Pediatric rapid response teams (RRTs) enhance patient safety, reduce cardiorespiratory arrests outside the PICU, and detect deteriorating patients before decompensation. RRT performance may be affected by failures in communication, poor team dynamics, and poor shared decision-making. We aimed to describe factors associated with team performance using direct observation of pediatric RRTs.
Our team directly observed 73 in situ RRT activations, collected field notes of qualitative data, and analyzed the data using conventional content analysis. To assess accuracy of coding, 20% of the coded observations were reassessed for interrater reliability. The codes influencing team performance were categorized as enhancers or threats to RRT teamwork and organized under themes. We constructed a framework of the codes and themes, organized along a spectrum of orderly versus chaotic RRTs.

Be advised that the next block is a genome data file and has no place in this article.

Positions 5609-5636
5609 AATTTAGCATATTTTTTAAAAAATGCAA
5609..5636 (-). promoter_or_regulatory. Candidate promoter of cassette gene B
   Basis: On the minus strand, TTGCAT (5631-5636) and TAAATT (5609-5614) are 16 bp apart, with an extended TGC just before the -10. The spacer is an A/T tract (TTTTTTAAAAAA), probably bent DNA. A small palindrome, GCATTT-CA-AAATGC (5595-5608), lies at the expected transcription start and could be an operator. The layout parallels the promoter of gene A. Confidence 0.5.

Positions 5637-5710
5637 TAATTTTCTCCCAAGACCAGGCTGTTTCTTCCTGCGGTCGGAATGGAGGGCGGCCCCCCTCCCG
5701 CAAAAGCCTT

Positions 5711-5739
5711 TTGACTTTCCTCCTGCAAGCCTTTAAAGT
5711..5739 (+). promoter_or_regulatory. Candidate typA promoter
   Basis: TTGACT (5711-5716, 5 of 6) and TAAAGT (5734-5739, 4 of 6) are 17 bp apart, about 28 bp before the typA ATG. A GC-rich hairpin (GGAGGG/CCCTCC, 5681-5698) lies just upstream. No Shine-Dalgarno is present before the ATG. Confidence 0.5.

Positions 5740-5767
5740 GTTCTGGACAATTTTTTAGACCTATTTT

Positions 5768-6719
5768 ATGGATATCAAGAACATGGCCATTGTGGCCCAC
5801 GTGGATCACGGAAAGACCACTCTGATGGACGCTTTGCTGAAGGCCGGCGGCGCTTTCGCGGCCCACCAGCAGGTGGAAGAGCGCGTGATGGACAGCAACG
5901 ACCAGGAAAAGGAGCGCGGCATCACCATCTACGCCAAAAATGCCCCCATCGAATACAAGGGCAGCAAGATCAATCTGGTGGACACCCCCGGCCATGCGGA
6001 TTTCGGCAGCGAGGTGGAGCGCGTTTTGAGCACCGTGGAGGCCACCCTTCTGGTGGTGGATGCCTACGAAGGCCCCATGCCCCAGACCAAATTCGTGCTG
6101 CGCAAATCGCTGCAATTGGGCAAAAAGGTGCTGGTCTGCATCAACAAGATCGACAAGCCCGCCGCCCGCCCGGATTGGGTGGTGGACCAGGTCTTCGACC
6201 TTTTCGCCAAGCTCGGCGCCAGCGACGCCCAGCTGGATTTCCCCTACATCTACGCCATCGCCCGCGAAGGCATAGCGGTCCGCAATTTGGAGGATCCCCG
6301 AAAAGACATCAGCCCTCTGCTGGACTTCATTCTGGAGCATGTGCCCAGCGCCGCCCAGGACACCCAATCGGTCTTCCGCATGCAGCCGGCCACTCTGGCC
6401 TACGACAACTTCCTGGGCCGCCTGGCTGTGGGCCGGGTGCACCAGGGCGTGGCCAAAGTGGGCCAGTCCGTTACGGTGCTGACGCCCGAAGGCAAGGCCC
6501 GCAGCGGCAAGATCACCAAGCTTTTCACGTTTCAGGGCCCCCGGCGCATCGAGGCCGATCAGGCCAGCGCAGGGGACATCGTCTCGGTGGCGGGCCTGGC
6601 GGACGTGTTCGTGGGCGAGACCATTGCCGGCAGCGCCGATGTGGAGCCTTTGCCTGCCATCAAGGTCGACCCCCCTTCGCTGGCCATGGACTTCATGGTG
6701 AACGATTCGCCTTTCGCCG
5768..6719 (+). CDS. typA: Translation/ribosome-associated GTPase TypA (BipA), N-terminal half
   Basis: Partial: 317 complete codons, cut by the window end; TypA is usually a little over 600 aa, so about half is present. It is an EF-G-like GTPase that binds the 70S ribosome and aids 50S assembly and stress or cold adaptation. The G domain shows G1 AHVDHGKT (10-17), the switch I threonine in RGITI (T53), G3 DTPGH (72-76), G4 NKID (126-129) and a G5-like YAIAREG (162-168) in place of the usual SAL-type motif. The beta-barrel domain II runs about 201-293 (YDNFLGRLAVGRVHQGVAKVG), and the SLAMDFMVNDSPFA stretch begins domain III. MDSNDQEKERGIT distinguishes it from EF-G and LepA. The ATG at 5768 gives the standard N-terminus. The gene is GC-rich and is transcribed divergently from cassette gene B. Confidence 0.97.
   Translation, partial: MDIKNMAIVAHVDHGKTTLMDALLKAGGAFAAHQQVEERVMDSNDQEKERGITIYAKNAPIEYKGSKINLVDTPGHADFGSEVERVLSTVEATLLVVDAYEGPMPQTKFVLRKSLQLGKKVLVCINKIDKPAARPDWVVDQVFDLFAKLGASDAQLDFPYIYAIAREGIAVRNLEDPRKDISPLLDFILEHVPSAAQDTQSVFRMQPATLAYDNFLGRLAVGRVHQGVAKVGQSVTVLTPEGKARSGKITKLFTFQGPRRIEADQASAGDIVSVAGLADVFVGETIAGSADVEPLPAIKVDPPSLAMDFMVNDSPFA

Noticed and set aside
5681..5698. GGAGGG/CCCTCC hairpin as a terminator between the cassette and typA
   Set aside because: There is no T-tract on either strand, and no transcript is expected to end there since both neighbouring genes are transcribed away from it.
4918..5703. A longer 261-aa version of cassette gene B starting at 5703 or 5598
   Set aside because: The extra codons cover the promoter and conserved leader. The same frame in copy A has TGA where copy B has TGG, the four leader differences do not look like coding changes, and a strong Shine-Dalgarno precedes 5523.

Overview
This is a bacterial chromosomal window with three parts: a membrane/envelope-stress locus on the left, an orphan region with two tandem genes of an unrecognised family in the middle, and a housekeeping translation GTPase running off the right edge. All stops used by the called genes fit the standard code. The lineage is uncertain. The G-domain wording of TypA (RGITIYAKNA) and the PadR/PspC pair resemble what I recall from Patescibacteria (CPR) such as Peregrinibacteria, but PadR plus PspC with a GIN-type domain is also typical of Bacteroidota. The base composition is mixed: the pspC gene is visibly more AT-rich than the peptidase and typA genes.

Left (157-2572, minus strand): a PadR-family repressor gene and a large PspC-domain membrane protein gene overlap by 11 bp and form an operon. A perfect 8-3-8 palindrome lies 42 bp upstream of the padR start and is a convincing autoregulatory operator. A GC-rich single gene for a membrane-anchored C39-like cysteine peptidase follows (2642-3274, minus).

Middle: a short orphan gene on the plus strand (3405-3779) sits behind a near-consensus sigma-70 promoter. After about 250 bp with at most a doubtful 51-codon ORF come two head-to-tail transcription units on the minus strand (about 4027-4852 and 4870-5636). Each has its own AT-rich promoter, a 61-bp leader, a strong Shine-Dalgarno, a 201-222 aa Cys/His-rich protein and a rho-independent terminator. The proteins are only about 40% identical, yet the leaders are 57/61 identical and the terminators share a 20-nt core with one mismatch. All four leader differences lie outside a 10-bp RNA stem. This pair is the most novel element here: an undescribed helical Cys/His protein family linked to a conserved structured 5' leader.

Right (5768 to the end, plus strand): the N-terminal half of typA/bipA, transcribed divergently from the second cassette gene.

Three themes influencing RRT performance were teamwork, leadership, and patient and family factors, with underlying codes that enhanced or threatened RRT performance. Novel factors that were found to threaten team performance included indecision, disruptive behavior, changing leadership, and family or patient distress. Our framework delineating features of orderly and chaotic RRTs may be used to inform training and design of RRTs to optimize performance.
Observations of in situ RRT activations in a pediatric hospital both verified previously described characteristics of RRTs and identified new characteristics of team function. Our proposed framework for understanding these enhancers and threats may be used to inform future interventions to improve RRT performance.